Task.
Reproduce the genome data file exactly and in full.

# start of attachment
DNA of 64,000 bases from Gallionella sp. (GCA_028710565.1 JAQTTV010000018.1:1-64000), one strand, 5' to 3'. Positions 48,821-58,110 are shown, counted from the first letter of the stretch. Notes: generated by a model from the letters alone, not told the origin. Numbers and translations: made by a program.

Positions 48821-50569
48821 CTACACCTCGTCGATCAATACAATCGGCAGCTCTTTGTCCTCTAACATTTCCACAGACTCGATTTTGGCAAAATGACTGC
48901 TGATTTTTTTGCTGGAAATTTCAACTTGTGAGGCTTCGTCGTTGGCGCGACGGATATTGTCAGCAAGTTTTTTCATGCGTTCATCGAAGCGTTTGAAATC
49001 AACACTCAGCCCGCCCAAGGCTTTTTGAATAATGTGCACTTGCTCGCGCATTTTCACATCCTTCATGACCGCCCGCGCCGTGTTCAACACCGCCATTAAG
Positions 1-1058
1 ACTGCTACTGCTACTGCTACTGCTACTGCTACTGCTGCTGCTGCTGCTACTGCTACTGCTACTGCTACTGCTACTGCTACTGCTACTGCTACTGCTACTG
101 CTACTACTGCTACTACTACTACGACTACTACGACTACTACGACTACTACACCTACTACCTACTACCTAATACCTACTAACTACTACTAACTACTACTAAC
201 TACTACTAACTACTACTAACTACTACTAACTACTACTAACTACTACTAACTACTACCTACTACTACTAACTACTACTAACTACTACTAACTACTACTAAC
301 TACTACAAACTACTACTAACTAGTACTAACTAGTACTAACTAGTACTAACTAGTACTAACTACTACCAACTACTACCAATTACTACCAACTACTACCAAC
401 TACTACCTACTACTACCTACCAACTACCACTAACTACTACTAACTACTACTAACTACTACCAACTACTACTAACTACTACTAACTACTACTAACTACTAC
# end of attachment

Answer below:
DNA of 64,000 bases from Gallionella sp. (GCA_028710565.1 JAQTTV010000018.1:1-64000), one strand, 5' to 3'. Positions 48,821-58,110 are shown, counted from the first letter of the stretch. Notes: generated by a model from the letters alone, not told the origin. Numbers and translations: made by a program.

Positions 48821-50569
48821 CTACACCTCGTCGATCAATACAATCGGCAGCTCTTTGTCCTCTAACATTTCCACAGACTCGATTTTGGCAAAATGACTGC
48901 TGATTTTTTTGCTGGAAATTTCAACTTGTGAGGCTTCGTCGTTGGCGCGACGGATATTGTCAGCAAGTTTTTTCATGCGTTCATCGAAGCGTTTGAAATC
49001 AACACTCAGCCCGCCCAAGGCTTTTTGAATAATGTGCACTTGCTCGCGCATTTTCACATCCTTCATGACCGCCCGCGCCGTGTTCAACACCGCCATTAAG
Positions 1-1058
1 ACTGCTACTGCTACTGCTACTGCTACTGCTACTGCTGCTGCTGCTGCTACTGCTACTGCTACTGCTACTGCTACTGCTACTGCTACTGCTACTGCTACTG
101 CTACTACTGCTACTACTACTACGACTACTACGACTACTACGACTACTACACCTACTACCTACTACCTAATACCTACTAACTACTACTAACTACTACTAAC
201 TACTACTAACTACTACTAACTACTACTAACTACTACTAACTACTACTAACTACTACCTACTACTACTAACTACTACTAACTACTACTAACTACTACTAAC
301 TACTACAAACTACTACTAACTAGTACTAACTAGTACTAACTAGTACTAACTAGTACTAACTACTACCAACTACTACCAATTACTACCAACTACTACCAAC
401 TACTACCTACTACTACCTACCAACTACCACTAACTACTACTAACTACTACTAACTACTACCAACTACTACTAACTACTACTAACTACTACTAACTACTAC